Pseudo-equity investors & asset allocation

Updated on Aug 08, 2007 03:17 AM IST

Are we really serious equity investors with the appetite for risks? Ashok Kumar tells more.

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None | ByAshok kumar

Earlier in March this year, when the global as well as Indian equity markets were temporarily jolted by a “Made in China” upheaval, the 'usual suspects’ were out discussing whether, this was indeed the end of the bull market. Mind you, most of these were the same chaps who sounded extremely bullish less than a fortnight before the turbulence.

I remember, concluding my column in mid-March this year asking, “Are we really serious equity investors with the appetite for risks or simply pseudo-equity investors who cheer on senselessly as the indices ascend, and tuck their tails between their legs and run at the first instance of some turbulence?”

Returning to the extremely volatile Indian equity markets, the moot question remains – do you have the appetite for the risk and volatility that is inherent in equities ? Most, like other retail investors and even fund managers, believe they have it in them, but when the cookie crumbles like it did last May, and briefly turned turbulent in March this year and again now, on account of external global factors, they find the heat too much to bear and suddenly discover the merits of alternative asset classes.

And what are the alternative asset classes on offer in the Indian market? After a brief resurgence, the fixed deposit rate has already begun to cool off. Considering as this still remains the most popular investment avenue of most Indian investors, it will nevertheless, stay in the reckoning unless the deposit rates spiral vertically downward.

The other asset class on offer is real estate. With real estate prices across the country having literally doubled, trebled and even quadrupled in most cases, the general feeling is that this could be the asset class that could bring not only itself, but the entire card pack down. Furthermore, with realty funds not accessible for retail investors, small-ticket entrants stand automatically excluded from this asset class.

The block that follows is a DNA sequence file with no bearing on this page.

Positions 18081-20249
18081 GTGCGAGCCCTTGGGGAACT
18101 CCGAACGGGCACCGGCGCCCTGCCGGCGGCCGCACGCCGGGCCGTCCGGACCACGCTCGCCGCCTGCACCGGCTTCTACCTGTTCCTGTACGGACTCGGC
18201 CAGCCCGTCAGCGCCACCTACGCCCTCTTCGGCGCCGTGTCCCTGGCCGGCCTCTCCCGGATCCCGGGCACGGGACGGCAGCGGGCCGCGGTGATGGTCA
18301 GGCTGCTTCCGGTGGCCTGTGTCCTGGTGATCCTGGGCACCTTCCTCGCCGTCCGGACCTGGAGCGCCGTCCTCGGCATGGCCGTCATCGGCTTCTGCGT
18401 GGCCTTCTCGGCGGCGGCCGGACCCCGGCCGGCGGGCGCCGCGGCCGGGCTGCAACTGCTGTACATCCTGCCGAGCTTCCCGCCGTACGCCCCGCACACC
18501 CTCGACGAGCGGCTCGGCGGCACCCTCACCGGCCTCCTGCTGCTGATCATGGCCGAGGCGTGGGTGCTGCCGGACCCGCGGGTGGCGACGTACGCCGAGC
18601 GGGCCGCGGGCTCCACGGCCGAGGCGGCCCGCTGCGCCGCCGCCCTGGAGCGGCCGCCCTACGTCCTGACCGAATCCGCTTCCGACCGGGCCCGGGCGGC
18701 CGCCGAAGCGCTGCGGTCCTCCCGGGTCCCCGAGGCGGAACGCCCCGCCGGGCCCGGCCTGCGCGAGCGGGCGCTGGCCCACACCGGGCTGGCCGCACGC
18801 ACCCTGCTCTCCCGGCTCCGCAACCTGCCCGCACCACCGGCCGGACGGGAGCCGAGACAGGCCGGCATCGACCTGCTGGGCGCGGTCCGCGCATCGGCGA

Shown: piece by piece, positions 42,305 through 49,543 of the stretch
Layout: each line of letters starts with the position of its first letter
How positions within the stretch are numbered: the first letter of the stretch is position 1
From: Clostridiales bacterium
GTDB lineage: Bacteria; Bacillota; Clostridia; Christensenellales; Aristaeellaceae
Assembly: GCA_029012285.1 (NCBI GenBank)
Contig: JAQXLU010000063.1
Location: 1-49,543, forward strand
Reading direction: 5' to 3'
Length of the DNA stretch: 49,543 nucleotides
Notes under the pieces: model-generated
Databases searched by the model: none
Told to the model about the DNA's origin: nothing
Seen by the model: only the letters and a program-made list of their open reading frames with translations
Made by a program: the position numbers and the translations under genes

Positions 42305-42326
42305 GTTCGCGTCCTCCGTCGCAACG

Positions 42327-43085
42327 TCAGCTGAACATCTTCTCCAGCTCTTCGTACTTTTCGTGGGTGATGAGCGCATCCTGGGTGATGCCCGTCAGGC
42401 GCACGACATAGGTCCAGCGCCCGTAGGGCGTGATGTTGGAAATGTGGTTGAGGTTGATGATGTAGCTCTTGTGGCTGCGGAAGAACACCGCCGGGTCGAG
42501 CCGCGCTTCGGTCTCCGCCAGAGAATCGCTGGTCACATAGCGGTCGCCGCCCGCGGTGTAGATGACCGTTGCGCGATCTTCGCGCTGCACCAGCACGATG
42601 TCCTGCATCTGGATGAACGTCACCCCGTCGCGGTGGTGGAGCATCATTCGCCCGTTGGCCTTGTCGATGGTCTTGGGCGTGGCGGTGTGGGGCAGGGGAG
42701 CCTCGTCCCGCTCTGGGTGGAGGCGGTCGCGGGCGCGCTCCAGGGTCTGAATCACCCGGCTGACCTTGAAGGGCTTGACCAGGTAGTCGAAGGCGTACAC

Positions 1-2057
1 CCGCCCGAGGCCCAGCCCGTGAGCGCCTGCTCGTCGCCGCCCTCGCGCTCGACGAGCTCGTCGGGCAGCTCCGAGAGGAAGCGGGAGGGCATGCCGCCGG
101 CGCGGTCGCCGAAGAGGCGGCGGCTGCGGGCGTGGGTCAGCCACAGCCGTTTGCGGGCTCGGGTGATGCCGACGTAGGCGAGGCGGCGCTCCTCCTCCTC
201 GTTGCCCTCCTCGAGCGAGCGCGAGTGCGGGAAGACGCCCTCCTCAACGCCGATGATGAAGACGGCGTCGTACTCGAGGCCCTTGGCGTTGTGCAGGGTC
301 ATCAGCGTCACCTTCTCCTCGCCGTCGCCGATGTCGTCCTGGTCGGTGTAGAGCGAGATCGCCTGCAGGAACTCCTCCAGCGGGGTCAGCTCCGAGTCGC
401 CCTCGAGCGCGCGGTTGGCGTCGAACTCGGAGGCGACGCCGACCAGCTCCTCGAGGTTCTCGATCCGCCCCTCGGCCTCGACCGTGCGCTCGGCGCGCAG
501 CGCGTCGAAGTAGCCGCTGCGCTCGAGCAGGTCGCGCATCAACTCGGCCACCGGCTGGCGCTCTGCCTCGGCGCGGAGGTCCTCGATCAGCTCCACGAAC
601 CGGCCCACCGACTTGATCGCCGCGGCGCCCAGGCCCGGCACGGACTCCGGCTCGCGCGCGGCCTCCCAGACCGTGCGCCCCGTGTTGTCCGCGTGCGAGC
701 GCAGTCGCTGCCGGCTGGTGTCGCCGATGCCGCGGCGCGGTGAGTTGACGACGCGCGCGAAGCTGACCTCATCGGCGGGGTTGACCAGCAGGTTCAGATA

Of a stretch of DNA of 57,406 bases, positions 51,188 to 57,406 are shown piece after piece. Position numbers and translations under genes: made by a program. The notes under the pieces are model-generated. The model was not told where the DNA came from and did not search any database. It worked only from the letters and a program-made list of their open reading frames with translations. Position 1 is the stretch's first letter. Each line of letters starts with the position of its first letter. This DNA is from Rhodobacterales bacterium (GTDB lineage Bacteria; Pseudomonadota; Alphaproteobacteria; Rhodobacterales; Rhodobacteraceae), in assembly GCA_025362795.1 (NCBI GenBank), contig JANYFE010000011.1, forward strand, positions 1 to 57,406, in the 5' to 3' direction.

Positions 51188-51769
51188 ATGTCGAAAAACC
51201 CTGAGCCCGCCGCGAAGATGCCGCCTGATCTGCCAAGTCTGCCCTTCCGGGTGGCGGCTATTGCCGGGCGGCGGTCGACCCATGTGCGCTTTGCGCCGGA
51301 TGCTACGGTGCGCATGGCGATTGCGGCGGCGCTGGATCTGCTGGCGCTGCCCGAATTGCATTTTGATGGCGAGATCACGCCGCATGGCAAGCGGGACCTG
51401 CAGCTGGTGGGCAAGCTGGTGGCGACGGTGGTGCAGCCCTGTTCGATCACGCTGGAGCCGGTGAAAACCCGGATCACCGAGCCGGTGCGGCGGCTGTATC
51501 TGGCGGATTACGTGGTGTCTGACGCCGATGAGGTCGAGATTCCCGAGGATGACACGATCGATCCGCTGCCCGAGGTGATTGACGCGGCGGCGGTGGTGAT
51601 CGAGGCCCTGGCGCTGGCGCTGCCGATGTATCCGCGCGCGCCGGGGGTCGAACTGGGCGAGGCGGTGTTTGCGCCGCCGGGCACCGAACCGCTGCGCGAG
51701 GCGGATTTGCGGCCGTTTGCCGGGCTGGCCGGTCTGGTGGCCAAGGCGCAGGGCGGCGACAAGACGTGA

Interestingly, the excesses of the property market appear well reflected in the equity market, where the 'land bank' bogey has been bandied to demand and even actually command prices, which defy not just valuation parameters, but also gravity. Buoyed by the irrational investor response to previous overpriced priced realty IPOs, the management of Puravankara Projects and its book-runners too forayed into the primary market. Sadly for them, turbulence had set in, and they were forced to re-price their IPO downward, like Deccan Aviation too had to in 2006 when the markets tumbled.

Gold as an asset class remains evergreen and the ultimate hedge, but given that immense patience is required to hold and grow one's gold portfolio, Indian investors do not seem too enamoured. Mind you, this could also be because, historically, Indians have been great accumulators of gold in the jewellery form. With gold ETF’s now a reality, this could change soon though.

Needless to say, asset allocation is a complex activity and there can be no standard fix that fits all requirements. One big advantage though that the finance minister has accorded equity is to make it the most tax efficient asset class in India, and that for a nation of people who are over-taxed from birth to death, quite often proves to be the cutting edge.

(Ashok Kumar heads Lotus Knowwealth and can becontacted at

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